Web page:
MRI Use in Multiple Sclerosis

Magnetic resonance imaging is used for diagnosis as well as monitoring

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Magnetic resonance imaging (MRI) is the most widely used methods for diagnosing multiple sclerosis (MS) and for monitoring the progression of the disease. Although completely non-invasive, an MRI provides a detailed look at the central nervous system (CNS)—specifically, the brain, spinal cord, and optic nerve. Without MRI, it would be difficult to detect the effects of MS on the CNS without performing surgery to look directly at these structures.

The technology achieves this by using a large magnet that affects water molecules in the body part being examined; the changes produced translate into images that can be stored in a computer and viewed on a screen or printed on film.

What to expect during an MRI
Illustration by Emily Roberts, Verywell

How MRI Is Used in MS

Multiple sclerosis is characterized by damaged areas in the CNS that result when the body mistakenly attacks the protective layer around nerves in the brain and spinal cord. An MRI makes it possible to see and evaluate these lesions, which is useful for multiple sclerosis in three ways: diagnosis, monitoring, and detection.


When symptoms indicate that a person may have multiple sclerosis, magnetic resonance imaging can be used to help determine if MS is indeed the problem.

MRI is not a failsafe diagnostic test, however: Around 5 percent of people with MS have normal MRIs (no lesions) at the time of diagnosis.

Monitoring the Disease and Evaluating Treatment

MS is a progressive condition. Follow-up MRI testing can help track the development of new lesions and determine if a person's MS is transforming from the relapsing-remitting form of the disease to secondary progressive MS. Many neurologists recommend MS patients have MRIs every year or so.

Regular MRIs also can provide an indication of how well a person is responding to their MS disease-modifying therapy.

Detecting a Relapse

An MRI of the brain and/or spinal cord can determine if new neurological symptoms are being caused by a relapse. This is accomplished by using a contrast material called gadolinium that causes new lesions to "light up" on an MRI (more below).

Types of MRIs

According to the National Multiple Sclerosis Society (NMSS), there are several types of MRI scans for diagnosing and monitoring multiple sclerosis:

T-1 Weighted MRI Without Gadolinium

This type of scan shows hypointense lesions—areas where there's been permanent loss of myelin and/or damage to nerve fibers (axons). This is significant because when myelin and axons are damaged or destroyed, nerve cells cannot communicate with each other effectively or at all, which is what causes a person's unique MS symptoms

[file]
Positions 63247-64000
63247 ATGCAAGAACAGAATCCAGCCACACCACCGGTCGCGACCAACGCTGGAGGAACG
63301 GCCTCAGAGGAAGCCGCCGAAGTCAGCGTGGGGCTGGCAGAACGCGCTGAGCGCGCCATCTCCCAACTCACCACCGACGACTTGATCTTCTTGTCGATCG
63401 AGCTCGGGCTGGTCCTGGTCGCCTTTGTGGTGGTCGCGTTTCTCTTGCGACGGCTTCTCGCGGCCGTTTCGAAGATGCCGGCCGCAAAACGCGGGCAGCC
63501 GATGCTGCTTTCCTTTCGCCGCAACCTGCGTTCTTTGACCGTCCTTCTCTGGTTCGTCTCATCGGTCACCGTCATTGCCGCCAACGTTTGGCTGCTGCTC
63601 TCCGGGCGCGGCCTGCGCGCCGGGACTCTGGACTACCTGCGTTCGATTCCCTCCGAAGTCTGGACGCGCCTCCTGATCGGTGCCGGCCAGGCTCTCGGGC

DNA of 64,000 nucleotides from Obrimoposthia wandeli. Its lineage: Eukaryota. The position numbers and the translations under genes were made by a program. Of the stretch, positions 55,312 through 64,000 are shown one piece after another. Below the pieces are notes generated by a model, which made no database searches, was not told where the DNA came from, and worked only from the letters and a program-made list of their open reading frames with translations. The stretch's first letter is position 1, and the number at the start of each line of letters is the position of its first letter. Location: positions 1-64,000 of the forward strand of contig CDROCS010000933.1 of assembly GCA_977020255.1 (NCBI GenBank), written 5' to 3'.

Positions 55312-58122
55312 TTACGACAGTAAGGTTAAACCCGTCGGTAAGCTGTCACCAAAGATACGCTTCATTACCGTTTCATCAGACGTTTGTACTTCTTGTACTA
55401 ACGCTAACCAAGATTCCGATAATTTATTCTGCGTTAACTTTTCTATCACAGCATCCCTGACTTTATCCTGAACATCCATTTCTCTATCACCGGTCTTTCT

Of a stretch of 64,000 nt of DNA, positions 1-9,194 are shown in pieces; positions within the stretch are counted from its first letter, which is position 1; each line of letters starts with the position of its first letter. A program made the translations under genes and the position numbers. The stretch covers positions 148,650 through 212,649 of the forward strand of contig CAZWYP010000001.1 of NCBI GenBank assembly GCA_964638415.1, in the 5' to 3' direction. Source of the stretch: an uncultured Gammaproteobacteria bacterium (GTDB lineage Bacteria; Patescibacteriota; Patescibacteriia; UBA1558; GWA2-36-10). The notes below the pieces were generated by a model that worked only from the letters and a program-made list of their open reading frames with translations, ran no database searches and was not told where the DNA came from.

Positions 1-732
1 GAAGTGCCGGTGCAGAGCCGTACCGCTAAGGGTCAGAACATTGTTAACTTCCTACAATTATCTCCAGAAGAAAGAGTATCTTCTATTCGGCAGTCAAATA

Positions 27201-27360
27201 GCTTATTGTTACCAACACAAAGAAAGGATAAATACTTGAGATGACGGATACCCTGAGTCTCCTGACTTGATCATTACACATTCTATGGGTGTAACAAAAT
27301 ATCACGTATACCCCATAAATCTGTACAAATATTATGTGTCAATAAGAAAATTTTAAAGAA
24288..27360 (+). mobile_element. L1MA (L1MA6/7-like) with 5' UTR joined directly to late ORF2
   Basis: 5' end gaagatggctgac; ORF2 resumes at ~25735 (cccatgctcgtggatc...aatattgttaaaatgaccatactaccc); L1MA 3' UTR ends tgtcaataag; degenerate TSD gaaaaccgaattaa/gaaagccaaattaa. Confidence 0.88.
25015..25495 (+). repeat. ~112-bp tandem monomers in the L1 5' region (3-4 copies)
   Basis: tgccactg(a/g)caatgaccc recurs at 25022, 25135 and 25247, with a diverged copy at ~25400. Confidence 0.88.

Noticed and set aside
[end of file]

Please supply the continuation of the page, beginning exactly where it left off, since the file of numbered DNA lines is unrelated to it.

Hypointense lesions appear as very dark areas that sometimes are called black holes. The darker the spot, the more damage has occurred. Note that in addition to permanent axonal loss, a black hole or T-1 weighted lesion may represent areas of edema (swelling) that are temporary and disappear on subsequent scans. For this reason, a neurologist often will compare current MRIs with older ones to see if lesions have resolved.

T-1 Weighted MRI With Gadolinium

Gadolinium is a contrast dye that is injected into a vein during and MRI. If gadolinium enters an MS lesion on an MRI, the area will "light up," indicating active MS-related inflammation, or a hyperintense lesion. This means that demyelination has occurred within the last one to two months.

MRI Finding Indication
Areas light up Active inflammation; demyelination occurred within last one to two months
Areas do not light up No active inflammation; lesions likely older than one to two months

T-2 Weighted MRI Without Gadolinium

This type of MRI can reveal overall disease burden, meaning the total number of lesions a person has, both old and new.

Fluid Attenuated Inversion Recovery (FLAIR)

Sometimes spinal fluid interferes with the interpretation of multiple sclerosis activity. A FLAIR MRI reduces this interference.

Spinal Cord Imaging 

Besides providing a picture of how MS might be affecting the spinal cord, this type of imaging can help to diagnose MS by showing that "damage has occurred in different parts of the central nervous system (dissemination in space) at different points in time (dissemination in time)," according to the NMSS.

MRI of the spinal cord is also used to evaluate MS activity when symptoms suggest there's a problem in this structure.

Limitations of MRI

It's important to understand that while magnetic resonance imaging is a key diagnostic and assessment tool for MS, it isn't the only one—nor is it always reliable.

Interpreting an MRI requires skill and careful thought. This is because lesions on MRI do not always perfectly correlate with a person's symptoms. For example, an MRI may reveal lesions that do not cause any symptoms for a person, which are called silent lesions.

Furthermore, small lesions on an MRI may occur naturally as part of the aging process, and so are not necessarily related to a person's disease.

For this reason, ideally, treatment for MS will be shaped based on how a patient feels and is able to function throughout the course of the day. MRI results will play a role, of course, but in most cases should not be the sole dictator of how to manage multiple sclerosis.

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